1. Patios located on the street would create complications. On-street patios are not designed to withstand winter clearing operations. Without any type of project along the street side, patios could be damaged.
  2. Amenity space and sidewalks don’t present as many challenges in regard to snow clearing. Use of amenity spaces allows for pedestrian movement and promotes an active downtown.

“Some restaurants have awnings and canopies that can be used for shelter, while sidewalks are of varying width but there is likely room for most to set-up a temporary barrier with bar type standing only tables, which could also be used as over-flow for when customers are waiting for a table inside the establishment,” said Arcand in his report to council.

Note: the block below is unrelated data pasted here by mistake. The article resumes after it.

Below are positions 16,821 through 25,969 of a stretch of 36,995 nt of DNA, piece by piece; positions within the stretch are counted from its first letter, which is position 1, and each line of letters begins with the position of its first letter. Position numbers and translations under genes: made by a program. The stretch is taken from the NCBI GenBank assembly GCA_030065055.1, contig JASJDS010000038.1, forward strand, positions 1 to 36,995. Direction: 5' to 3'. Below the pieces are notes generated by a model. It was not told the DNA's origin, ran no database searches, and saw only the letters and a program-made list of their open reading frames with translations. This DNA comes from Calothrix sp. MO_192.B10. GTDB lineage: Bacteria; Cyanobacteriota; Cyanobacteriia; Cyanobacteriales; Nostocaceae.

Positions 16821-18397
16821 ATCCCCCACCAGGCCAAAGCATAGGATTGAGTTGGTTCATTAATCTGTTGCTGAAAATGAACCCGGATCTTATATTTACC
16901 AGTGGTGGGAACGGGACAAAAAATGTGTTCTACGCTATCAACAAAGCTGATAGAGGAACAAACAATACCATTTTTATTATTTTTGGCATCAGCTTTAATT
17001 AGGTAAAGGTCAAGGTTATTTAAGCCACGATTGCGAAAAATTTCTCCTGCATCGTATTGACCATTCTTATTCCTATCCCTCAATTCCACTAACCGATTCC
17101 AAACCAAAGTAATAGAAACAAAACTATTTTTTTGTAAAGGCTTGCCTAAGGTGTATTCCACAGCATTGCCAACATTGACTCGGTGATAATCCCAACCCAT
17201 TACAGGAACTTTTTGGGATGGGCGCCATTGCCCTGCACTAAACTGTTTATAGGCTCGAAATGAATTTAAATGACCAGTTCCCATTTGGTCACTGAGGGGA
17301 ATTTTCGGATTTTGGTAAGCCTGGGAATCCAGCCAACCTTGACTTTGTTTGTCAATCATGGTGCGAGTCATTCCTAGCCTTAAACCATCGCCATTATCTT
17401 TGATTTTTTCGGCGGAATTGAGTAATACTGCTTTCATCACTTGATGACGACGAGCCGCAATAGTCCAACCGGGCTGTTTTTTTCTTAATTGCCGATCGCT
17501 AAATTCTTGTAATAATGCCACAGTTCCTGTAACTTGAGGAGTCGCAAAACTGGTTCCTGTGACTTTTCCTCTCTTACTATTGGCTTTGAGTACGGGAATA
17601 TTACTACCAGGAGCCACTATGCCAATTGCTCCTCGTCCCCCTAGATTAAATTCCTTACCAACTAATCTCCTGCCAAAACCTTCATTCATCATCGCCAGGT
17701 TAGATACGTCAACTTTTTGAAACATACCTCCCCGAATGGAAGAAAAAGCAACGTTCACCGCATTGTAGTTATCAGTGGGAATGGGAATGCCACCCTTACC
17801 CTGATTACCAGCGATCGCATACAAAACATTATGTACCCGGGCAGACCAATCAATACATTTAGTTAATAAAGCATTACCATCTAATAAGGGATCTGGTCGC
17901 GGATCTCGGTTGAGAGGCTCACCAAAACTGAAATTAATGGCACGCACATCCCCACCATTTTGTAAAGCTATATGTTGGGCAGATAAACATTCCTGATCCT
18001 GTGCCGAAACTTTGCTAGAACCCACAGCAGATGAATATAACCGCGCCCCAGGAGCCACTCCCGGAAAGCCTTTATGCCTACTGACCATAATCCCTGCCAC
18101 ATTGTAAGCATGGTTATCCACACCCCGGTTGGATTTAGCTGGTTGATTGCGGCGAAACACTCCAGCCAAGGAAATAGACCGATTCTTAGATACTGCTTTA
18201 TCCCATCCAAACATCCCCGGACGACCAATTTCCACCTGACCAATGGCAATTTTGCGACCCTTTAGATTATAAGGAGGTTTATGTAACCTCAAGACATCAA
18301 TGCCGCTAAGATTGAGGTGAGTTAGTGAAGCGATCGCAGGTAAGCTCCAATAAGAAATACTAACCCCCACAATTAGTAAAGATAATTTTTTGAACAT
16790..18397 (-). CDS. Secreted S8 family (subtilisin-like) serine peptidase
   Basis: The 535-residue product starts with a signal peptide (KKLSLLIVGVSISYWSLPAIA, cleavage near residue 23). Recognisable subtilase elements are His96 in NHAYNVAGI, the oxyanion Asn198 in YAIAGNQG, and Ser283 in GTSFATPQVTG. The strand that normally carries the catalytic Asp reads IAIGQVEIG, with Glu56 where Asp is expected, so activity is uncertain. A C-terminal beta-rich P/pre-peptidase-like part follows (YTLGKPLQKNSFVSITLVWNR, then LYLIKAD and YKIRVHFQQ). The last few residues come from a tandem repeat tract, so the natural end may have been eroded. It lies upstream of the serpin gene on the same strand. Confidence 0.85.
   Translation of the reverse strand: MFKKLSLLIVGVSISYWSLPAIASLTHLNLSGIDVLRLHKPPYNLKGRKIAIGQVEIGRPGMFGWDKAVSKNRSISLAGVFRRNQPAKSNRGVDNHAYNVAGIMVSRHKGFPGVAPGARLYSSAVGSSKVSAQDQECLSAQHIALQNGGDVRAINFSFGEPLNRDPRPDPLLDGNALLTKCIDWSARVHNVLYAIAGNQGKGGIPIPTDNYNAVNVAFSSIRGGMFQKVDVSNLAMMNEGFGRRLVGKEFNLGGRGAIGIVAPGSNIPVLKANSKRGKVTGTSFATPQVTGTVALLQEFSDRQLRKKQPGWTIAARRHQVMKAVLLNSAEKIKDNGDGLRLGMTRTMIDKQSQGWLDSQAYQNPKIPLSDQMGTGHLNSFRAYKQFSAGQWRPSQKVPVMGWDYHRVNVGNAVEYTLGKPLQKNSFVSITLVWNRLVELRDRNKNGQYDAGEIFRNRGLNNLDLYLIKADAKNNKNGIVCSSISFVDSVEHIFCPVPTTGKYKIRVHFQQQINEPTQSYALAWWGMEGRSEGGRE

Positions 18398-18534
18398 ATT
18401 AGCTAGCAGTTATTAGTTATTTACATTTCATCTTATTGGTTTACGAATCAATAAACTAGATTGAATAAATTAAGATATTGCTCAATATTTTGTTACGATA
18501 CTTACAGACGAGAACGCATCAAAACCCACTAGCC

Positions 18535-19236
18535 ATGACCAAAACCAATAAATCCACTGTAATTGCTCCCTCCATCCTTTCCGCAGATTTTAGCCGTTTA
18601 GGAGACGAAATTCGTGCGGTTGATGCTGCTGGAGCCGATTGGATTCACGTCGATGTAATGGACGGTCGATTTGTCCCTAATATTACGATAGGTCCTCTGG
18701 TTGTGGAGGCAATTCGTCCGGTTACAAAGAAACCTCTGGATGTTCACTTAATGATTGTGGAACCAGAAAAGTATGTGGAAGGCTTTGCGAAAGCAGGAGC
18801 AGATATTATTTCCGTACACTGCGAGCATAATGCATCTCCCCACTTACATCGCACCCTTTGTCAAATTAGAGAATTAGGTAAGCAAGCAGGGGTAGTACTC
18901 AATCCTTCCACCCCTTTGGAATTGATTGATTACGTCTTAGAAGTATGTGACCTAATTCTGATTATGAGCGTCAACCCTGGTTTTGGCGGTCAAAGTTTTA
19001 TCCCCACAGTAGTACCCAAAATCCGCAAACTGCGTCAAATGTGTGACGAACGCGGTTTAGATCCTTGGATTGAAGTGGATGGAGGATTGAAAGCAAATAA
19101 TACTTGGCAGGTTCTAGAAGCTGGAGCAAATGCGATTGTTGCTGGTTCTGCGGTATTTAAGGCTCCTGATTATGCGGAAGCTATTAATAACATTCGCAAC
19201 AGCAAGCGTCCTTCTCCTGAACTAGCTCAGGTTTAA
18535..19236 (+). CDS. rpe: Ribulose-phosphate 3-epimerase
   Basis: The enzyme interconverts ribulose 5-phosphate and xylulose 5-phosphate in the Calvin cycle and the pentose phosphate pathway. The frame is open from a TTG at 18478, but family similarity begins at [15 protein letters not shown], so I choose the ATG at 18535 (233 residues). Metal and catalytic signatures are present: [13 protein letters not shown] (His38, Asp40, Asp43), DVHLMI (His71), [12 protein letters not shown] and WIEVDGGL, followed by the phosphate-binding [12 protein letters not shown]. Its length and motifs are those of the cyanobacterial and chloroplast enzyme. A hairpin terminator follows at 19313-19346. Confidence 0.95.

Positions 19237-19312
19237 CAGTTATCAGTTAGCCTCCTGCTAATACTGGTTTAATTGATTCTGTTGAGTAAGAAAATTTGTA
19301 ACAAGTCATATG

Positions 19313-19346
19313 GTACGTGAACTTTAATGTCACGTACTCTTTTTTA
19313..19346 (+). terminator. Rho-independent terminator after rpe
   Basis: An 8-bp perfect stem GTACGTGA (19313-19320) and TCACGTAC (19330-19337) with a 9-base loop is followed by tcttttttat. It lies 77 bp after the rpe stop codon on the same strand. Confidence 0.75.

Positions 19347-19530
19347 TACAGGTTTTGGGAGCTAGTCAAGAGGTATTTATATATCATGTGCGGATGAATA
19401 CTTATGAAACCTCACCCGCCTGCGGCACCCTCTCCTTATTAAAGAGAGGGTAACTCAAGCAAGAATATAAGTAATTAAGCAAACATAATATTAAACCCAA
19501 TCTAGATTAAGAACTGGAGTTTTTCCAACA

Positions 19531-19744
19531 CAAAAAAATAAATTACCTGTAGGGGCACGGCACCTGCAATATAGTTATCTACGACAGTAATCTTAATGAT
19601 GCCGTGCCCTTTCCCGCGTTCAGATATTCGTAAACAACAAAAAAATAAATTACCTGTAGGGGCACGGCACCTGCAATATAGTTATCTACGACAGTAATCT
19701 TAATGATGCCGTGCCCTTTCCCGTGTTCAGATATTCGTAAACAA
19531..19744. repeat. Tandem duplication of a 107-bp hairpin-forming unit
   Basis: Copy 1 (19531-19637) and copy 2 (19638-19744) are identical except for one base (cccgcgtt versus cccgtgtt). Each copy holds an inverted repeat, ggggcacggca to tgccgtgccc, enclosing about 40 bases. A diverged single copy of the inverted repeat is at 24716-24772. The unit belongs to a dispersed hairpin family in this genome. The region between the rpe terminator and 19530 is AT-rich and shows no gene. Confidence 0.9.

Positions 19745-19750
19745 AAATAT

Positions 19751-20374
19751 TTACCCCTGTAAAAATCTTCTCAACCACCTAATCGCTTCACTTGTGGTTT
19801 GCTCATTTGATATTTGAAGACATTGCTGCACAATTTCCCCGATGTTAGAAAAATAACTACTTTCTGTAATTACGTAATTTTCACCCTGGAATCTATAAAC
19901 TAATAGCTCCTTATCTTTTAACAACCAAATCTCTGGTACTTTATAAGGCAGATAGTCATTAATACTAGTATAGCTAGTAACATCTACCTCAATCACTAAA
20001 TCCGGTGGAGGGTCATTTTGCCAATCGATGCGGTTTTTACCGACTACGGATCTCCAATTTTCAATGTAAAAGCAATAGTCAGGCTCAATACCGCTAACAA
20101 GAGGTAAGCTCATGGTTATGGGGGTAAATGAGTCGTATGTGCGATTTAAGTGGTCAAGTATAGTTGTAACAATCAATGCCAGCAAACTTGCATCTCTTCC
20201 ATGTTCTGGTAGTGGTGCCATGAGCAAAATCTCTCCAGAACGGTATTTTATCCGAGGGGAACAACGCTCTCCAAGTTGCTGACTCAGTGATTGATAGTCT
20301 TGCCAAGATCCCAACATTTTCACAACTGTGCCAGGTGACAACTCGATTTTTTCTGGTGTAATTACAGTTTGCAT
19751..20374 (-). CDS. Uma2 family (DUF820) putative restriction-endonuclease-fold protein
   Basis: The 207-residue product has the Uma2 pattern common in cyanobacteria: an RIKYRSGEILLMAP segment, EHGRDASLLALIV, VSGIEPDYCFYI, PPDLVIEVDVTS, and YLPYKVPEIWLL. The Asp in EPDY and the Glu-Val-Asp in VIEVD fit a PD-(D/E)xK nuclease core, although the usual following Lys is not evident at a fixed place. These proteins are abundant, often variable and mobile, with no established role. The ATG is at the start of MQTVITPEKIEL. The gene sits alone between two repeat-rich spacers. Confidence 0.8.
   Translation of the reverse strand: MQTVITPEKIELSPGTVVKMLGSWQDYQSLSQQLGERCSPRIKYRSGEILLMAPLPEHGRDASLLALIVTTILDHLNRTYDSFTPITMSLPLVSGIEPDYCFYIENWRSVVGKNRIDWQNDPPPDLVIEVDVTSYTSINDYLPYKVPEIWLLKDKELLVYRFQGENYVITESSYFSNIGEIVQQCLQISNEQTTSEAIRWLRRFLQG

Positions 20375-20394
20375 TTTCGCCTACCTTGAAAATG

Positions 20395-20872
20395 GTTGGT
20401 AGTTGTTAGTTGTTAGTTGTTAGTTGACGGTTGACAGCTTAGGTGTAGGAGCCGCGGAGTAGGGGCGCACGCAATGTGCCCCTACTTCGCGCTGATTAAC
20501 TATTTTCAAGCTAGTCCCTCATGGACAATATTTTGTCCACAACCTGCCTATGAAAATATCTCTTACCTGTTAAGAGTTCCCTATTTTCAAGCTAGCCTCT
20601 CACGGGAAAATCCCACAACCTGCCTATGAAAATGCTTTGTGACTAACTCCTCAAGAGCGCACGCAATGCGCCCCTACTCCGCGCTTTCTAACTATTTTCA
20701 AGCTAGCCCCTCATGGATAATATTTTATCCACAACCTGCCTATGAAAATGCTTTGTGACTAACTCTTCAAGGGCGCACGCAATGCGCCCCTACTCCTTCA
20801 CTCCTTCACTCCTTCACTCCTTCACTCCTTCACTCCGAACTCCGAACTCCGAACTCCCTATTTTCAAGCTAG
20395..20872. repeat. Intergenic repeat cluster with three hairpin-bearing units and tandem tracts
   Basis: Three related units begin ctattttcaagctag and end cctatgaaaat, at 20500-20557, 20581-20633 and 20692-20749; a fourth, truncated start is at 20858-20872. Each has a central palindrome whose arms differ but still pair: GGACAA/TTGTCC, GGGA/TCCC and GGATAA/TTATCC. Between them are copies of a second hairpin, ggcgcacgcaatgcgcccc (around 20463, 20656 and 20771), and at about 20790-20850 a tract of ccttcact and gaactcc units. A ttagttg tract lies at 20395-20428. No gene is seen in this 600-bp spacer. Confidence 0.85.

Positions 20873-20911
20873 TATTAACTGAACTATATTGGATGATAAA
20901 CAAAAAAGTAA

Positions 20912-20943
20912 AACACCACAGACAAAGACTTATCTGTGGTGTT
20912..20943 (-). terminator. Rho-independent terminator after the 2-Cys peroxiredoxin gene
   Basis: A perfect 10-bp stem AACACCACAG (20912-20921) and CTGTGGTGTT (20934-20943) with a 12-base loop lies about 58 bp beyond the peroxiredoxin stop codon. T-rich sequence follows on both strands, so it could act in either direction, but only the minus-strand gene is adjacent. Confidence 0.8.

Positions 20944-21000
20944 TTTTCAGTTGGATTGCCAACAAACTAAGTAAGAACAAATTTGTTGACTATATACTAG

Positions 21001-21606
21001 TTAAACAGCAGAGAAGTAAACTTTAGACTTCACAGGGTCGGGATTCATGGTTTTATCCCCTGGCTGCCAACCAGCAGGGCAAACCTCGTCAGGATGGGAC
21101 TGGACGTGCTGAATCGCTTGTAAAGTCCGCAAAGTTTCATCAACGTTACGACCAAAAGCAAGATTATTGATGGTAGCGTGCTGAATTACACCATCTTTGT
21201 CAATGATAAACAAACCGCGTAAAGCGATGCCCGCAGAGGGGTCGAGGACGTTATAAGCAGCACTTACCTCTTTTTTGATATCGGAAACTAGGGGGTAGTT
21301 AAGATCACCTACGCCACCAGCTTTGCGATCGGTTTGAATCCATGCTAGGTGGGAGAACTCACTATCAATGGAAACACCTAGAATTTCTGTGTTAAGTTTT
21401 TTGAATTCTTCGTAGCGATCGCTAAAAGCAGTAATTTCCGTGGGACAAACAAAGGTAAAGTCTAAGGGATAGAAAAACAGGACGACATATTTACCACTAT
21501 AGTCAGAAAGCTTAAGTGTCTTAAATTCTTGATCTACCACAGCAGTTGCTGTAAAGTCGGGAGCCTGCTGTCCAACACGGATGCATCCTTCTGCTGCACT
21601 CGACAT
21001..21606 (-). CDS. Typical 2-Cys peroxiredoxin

There should be a two-metre wide unobstructed path to ensure efficient pedestrian movements, he explained.

A hot topic

In terms of heating, the current bylaw is silent, said Arcand.

However, several patio operators use propane heaters to allow fall outdoor seating. “There are other options that would be more sustainable,” said Arcand. “For example, a local business that is interested in operating a winter patio in amenity space is considering giving blankets to patrons to keep them warm.”

Other technologies such as heated seat cushions are also a consideration.

“The city also needs to consider that Nelson is popular with outdoor enthusiasts that have the know-how and the equipment to stay warm,” said Arcand. “We could, with the help of the business community, create a movement where patrons bring their own blankets, seat cushions or just wear their ski outfit.”

— Source: City of Nelson